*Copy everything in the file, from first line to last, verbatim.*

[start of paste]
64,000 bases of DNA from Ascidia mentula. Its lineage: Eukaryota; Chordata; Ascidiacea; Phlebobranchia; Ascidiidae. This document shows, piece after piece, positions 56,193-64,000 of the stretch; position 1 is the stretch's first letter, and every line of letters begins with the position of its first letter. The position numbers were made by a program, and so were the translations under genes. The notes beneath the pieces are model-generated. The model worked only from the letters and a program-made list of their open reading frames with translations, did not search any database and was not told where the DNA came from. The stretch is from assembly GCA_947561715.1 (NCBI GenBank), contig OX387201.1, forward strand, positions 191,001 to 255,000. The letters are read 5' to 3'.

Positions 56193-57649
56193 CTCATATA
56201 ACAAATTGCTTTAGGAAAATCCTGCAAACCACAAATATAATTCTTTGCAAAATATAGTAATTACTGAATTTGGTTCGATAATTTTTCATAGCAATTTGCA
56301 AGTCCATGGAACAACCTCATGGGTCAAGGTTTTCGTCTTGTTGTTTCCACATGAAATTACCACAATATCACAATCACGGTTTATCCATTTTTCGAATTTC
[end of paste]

64,000 bases of DNA from Ascidia mentula. Its lineage: Eukaryota; Chordata; Ascidiacea; Phlebobranchia; Ascidiidae. This document shows, piece after piece, positions 56,193-64,000 of the stretch; position 1 is the stretch's first letter, and every line of letters begins with the position of its first letter. The position numbers were made by a program, and so were the translations under genes. The notes beneath the pieces are model-generated. The model worked only from the letters and a program-made list of their open reading frames with translations, did not search any database and was not told where the DNA came from. The stretch is from assembly GCA_947561715.1 (NCBI GenBank), contig OX387201.1, forward strand, positions 191,001 to 255,000. The letters are read 5' to 3'.

Positions 56193-57649
56193 CTCATATA
56201 ACAAATTGCTTTAGGAAAATCCTGCAAACCACAAATATAATTCTTTGCAAAATATAGTAATTACTGAATTTGGTTCGATAATTTTTCATAGCAATTTGCA
56301 AGTCCATGGAACAACCTCATGGGTCAAGGTTTTCGTCTTGTTGTTTCCACATGAAATTACCACAATATCACAATCACGGTTTATCCATTTTTCGAATTTC